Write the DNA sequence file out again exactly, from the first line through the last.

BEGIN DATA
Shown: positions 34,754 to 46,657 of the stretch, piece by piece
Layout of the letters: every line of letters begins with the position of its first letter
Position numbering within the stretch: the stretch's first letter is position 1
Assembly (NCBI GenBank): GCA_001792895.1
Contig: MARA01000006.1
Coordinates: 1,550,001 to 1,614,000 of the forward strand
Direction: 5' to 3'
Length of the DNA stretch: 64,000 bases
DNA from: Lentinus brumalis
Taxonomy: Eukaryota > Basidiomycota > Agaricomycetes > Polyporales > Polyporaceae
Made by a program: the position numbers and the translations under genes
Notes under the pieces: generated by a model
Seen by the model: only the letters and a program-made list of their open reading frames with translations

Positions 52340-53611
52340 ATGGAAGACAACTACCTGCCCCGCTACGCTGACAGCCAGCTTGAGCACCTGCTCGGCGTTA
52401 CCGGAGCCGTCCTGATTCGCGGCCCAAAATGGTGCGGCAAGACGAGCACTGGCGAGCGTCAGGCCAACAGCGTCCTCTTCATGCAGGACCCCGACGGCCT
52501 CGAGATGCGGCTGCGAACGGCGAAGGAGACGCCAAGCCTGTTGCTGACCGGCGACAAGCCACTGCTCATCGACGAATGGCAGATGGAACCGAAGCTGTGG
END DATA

Shown: positions 34,754 to 46,657 of the stretch, piece by piece
Layout of the letters: every line of letters begins with the position of its first letter
Position numbering within the stretch: the stretch's first letter is position 1
Assembly (NCBI GenBank): GCA_001792895.1
Contig: MARA01000006.1
Coordinates: 1,550,001 to 1,614,000 of the forward strand
Direction: 5' to 3'
Length of the DNA stretch: 64,000 bases
DNA from: Lentinus brumalis
Taxonomy: Eukaryota > Basidiomycota > Agaricomycetes > Polyporales > Polyporaceae
Made by a program: the position numbers and the translations under genes
Notes under the pieces: generated by a model
Seen by the model: only the letters and a program-made list of their open reading frames with translations

Positions 52340-53611
52340 ATGGAAGACAACTACCTGCCCCGCTACGCTGACAGCCAGCTTGAGCACCTGCTCGGCGTTA
52401 CCGGAGCCGTCCTGATTCGCGGCCCAAAATGGTGCGGCAAGACGAGCACTGGCGAGCGTCAGGCCAACAGCGTCCTCTTCATGCAGGACCCCGACGGCCT
52501 CGAGATGCGGCTGCGAACGGCGAAGGAGACGCCAAGCCTGTTGCTGACCGGCGACAAGCCACTGCTCATCGACGAATGGCAGATGGAACCGAAGCTGTGG